I've been fortunate that my colleagues at Irwin Mitchell have been very supportive. Amongst other things I now have adjustments to my workspace and can work flexibly. This has enabled me to be just as productive as I was before my diagnosis, if not more so. Going through my own experience with disability was life-changing but it's shown me just how determined and resourceful I can be. I also think it's made me a better solicitor as I have a more nuanced and empathetic understanding of the challenges my clients face.

Congratulations on your recent appointment to our Lawyers with Disabilities Division (LDD) Committee. What attracted you to the position? 

After my diagnosis one of the first places I looked to for information was the LDD. What I found was a welcoming, committed and motivated group of people who are making real improvements for disabled people in the legal profession. I was fortunate to be able to sit as an observer before applying for and being accepted to a position on the Committee.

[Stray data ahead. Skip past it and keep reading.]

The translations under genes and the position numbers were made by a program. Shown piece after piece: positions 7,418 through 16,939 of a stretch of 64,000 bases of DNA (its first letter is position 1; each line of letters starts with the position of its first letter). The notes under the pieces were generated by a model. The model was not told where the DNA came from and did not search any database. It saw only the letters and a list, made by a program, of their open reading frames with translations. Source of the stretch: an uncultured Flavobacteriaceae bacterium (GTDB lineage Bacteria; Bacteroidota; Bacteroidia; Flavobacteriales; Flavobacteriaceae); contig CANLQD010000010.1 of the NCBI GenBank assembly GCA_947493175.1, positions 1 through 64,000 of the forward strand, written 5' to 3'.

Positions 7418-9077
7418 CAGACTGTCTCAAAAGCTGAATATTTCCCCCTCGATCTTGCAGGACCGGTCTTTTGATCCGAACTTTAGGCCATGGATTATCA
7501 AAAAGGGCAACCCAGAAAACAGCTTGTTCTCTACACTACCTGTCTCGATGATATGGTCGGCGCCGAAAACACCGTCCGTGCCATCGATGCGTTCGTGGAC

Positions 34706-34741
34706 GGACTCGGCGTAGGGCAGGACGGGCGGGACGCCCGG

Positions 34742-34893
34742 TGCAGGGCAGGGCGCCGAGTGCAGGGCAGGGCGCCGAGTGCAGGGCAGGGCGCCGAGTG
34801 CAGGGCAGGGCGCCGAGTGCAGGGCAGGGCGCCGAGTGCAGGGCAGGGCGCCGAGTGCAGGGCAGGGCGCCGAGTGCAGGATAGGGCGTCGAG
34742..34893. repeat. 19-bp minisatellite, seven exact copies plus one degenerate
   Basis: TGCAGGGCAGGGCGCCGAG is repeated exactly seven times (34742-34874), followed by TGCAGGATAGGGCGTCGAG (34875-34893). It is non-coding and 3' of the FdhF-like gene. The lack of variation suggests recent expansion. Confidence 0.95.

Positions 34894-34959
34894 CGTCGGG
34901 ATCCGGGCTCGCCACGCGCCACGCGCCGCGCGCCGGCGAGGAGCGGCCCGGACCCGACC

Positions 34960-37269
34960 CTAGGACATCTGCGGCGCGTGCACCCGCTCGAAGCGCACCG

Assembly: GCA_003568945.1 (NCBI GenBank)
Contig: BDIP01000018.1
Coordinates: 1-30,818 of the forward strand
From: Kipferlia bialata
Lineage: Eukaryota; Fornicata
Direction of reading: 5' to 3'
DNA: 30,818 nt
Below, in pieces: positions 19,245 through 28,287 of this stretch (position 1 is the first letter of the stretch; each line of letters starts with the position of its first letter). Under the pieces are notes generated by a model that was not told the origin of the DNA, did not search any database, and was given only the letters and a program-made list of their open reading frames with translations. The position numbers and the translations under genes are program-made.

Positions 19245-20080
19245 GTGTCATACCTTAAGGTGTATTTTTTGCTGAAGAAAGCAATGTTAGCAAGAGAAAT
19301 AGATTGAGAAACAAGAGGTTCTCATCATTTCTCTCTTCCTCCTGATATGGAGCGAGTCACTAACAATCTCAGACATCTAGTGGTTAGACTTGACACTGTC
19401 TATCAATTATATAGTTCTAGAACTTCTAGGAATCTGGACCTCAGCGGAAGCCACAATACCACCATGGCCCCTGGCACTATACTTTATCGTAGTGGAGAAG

I have been in the privileged position of feeling well-supported by my employer but know that sadly my experience isn't universal. There is so much more that can and should be done to support disabled people in the legal profession and living with a disability has opened my eyes to how necessary the work of the LDD is.

Do you think there is adequate awareness around invisible disabilities? If not, how do you think individuals can help contribute to the conversation?